He wrote about having an affair that got discovered and led to an increase in attendance when it turned out there were a lot of swingers in his community. No one from the home office batted an eye. Each report grew more ludicrous until eventually he was leading a congregation of hallucinogenic mushroom-ingesting cultists.
Churches need to figure out how they will address the spiritual lives of their staffs and leadership teams. Some churches will make days of solitude or retreat times part of their staff schedules. I actually think that's a bad idea. I think we want to model the life we call our congregations to. And most people who work for the phone company or Yahoo don't get days off for prayer and fasting. I think it helps our integrity if we call the folks in our congregation to engage in practices in the same way that we ourselves pursue them.
But I do think it's good to ask certain questions of our leadership teams about their lives and relationships:
- Are we able to laugh easily together?
- Is there a general sense of strain and unease and preoccupation with numbers and techniques?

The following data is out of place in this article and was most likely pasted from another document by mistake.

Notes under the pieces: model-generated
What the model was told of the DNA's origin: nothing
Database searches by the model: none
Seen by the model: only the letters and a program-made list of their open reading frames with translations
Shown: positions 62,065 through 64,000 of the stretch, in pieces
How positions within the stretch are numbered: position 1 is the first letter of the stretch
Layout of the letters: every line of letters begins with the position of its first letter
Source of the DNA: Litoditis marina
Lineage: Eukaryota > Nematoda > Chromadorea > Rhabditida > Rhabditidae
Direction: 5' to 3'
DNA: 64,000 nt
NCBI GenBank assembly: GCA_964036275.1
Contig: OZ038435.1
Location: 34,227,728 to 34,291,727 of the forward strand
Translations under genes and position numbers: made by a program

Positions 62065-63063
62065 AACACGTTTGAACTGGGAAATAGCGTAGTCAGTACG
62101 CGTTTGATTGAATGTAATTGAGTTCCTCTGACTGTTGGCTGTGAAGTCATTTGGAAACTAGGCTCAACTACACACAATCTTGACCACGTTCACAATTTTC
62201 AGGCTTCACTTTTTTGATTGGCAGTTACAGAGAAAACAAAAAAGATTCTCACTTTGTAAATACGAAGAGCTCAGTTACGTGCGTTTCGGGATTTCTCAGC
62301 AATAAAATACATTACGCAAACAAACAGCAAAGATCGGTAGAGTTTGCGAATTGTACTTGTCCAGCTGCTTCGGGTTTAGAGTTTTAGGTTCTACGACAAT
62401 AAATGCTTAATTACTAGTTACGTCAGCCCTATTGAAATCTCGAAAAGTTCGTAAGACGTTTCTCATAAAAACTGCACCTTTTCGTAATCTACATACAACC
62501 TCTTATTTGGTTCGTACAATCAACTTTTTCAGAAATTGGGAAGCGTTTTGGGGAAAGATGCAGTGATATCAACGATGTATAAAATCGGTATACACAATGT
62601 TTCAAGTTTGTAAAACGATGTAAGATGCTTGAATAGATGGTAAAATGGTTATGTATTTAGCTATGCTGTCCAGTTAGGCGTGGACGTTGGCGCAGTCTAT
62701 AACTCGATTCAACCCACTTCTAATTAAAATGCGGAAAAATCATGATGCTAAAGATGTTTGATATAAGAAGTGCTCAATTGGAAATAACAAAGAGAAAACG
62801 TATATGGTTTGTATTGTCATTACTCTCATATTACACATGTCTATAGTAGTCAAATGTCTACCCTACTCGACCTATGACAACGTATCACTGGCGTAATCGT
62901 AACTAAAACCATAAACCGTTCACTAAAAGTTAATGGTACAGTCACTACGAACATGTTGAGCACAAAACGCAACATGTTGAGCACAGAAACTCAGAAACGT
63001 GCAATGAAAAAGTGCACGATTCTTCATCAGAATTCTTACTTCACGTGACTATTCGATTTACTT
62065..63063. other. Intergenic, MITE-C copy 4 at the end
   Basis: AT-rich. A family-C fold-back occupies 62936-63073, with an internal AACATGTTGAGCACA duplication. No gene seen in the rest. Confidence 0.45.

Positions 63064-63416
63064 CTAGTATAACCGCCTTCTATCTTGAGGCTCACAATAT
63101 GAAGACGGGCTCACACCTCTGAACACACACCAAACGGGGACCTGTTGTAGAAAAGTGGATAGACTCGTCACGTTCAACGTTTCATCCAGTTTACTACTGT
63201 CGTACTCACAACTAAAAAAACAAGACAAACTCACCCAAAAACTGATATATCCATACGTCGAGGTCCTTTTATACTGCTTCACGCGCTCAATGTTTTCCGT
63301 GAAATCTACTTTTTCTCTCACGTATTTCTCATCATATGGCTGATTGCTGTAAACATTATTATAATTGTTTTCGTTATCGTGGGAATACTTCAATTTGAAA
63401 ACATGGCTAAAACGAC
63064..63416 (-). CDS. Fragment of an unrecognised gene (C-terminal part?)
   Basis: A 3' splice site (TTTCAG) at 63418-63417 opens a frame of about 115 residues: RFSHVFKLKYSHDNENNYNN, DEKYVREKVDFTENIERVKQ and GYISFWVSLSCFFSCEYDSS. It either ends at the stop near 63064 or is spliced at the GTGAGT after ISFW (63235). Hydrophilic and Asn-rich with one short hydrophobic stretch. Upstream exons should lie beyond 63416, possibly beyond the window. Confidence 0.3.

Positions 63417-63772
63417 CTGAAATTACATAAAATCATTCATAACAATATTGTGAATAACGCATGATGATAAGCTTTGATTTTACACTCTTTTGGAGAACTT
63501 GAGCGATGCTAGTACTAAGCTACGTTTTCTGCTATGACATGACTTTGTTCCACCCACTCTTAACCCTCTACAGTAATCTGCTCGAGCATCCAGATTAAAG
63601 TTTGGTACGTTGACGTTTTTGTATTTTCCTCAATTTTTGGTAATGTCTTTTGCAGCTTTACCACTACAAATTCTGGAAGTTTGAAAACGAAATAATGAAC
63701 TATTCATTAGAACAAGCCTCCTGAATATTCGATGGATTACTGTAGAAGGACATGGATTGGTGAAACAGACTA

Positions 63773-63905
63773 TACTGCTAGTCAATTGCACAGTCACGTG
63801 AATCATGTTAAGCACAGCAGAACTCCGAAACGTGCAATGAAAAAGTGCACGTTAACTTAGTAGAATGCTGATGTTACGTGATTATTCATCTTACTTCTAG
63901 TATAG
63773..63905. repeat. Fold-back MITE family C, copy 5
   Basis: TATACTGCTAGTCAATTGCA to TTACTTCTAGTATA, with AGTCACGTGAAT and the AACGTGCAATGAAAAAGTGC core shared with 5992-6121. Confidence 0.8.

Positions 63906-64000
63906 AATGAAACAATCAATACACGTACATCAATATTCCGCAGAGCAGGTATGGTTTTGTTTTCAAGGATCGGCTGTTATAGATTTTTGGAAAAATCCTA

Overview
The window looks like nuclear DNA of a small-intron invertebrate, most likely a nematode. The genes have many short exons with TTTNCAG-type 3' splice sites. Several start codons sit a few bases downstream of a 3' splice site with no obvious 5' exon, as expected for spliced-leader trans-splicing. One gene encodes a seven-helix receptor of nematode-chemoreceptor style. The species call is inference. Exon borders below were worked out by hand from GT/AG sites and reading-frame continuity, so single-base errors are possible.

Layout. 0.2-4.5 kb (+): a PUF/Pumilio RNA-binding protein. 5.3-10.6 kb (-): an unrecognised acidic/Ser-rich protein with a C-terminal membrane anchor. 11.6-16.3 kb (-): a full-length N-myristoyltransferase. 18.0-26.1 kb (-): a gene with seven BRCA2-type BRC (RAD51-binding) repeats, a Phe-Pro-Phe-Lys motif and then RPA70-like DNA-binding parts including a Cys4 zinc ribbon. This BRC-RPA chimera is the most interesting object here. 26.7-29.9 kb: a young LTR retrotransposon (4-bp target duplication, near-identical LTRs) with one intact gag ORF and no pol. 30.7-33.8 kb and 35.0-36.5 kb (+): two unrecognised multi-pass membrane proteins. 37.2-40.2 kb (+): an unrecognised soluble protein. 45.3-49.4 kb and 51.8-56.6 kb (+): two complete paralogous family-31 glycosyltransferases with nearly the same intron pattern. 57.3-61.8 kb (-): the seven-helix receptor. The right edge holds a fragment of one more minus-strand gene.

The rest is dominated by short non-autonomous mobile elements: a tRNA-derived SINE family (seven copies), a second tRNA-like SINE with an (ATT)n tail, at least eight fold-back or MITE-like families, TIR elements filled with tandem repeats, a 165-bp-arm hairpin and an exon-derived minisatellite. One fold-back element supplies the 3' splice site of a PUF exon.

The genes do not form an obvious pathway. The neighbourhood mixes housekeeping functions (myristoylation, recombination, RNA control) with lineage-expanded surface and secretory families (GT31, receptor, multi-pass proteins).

- How many friendships get formed across departments or ministry areas?
- How many people honestly have a good and close friend?
- How easily do we give up in the face of difficulties?
- How much energy do we have left over to bring joy to each other?
- What is the level of cynicism?
The Hidden Curriculum in Me
There is an added dimension to the hidden curriculum when it comes to my own life. One of the ironies of existence is that I am (theoretically anyway) able to view the head-to-toe-to-front-to-back body of any human being on the planet, except one. There is one human being whose body I can never directly see in its entirety.
And that's not just true of my body. It's true of the formation of my own spirit. I sometimes think the biggest spot in the world is the blind spot.